The accusations about Xinjiang should be suspicious to anyone with a memory of these lies. They are contradicted by the high population growth rate of the Uyghur Muslim population, who were always exempted from China’s One Child policy when it was in effect, and the endorsement of many majority Muslim countries of China’s policy of deradicalisation and poverty reduction programs in Xinjiang. As with anything, there may be grounds to criticise some aspects of the policy, but it is in no way comparable to genocide (a gross insult to victims of the Holocaust).
China’s accusers virtually never acknowledge the wave of Islamist terrorism China endured before 2017, which claimed around 800 lives in a decade, mostly in Xinjiang, including both Han Chinese and Uyghur Muslims. Even though the perpetrators of the terrorist attacks in Xinjiang, the separatist East Turkistan Islamic Movement (a.k.a. Turkistan Islamic Party), has as many as 20,000 members in Syria fighting alongside ISIS and vowing to return to wage jihad in China, in January outgoing US Secretary of State Mike Pompeo removed the ETIM from the US State Department’s list of terrorist organisations—just before he designated China’s Xinjiang policy as genocide.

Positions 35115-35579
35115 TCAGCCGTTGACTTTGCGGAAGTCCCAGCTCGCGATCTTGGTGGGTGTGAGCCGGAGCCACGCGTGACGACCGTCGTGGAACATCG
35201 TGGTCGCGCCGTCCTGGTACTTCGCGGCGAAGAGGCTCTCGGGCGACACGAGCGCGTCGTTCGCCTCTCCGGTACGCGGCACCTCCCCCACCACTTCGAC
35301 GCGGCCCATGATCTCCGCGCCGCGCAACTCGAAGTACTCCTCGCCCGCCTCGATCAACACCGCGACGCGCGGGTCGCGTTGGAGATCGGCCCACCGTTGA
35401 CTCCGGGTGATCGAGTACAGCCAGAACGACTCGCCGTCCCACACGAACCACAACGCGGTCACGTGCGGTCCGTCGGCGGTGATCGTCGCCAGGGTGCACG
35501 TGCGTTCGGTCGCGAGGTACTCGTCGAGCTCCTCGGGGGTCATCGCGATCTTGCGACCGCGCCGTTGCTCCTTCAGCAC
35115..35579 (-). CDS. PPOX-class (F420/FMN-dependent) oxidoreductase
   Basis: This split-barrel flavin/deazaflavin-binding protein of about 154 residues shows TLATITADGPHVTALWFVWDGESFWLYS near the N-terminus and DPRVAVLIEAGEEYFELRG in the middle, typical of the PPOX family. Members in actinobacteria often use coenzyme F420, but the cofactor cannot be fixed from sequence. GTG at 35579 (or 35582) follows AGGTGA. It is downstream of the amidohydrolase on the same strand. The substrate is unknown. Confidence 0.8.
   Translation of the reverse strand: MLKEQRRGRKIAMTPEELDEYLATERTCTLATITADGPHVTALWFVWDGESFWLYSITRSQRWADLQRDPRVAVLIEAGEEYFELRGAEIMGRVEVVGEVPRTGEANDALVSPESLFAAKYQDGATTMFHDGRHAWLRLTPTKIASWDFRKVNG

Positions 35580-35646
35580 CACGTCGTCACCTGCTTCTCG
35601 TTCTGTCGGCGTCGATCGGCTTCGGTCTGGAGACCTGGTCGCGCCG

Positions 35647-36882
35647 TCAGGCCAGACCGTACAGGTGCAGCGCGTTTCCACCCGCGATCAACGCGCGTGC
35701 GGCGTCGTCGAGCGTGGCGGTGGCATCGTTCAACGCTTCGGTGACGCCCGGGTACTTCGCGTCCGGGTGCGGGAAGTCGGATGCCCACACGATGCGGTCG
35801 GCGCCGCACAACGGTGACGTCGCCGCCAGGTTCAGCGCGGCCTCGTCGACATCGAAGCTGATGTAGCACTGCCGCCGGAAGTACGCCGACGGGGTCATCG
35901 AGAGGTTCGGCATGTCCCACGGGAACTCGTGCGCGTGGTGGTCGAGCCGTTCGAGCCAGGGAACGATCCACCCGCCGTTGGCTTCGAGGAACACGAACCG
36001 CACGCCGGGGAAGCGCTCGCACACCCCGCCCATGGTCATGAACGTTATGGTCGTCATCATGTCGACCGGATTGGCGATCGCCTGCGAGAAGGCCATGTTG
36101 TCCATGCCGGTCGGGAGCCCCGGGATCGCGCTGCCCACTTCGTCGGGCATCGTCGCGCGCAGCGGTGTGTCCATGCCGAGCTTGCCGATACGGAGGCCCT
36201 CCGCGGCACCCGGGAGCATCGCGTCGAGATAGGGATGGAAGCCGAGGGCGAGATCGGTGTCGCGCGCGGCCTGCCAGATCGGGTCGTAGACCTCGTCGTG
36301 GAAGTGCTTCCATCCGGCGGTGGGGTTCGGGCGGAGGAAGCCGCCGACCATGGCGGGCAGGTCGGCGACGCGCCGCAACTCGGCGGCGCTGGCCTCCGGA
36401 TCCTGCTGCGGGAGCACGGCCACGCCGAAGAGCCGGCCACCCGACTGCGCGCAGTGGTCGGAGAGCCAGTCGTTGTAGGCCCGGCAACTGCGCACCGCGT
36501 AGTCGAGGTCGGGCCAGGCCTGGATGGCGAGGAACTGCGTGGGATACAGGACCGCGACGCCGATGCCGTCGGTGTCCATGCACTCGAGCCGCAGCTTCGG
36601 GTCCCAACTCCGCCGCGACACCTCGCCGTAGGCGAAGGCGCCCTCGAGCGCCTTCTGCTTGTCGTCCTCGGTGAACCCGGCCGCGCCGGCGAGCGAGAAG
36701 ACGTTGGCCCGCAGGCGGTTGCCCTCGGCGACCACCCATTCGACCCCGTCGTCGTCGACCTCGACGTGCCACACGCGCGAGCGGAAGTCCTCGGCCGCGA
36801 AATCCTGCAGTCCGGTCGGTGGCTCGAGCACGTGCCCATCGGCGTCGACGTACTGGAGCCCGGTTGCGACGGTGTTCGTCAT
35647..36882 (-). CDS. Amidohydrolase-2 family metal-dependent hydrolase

It’s time Australian politicians asserted independence instead of following extremist US and UK politicians into yet another conflict and possible war.
Click here to watch “Citizens Insight: Is China committing genocide against Uyghur Muslims?”, an interview with former British and Australian policeman and security consultant Jerry Grey, who now lives in China and has travelled extensively through Xinjiang.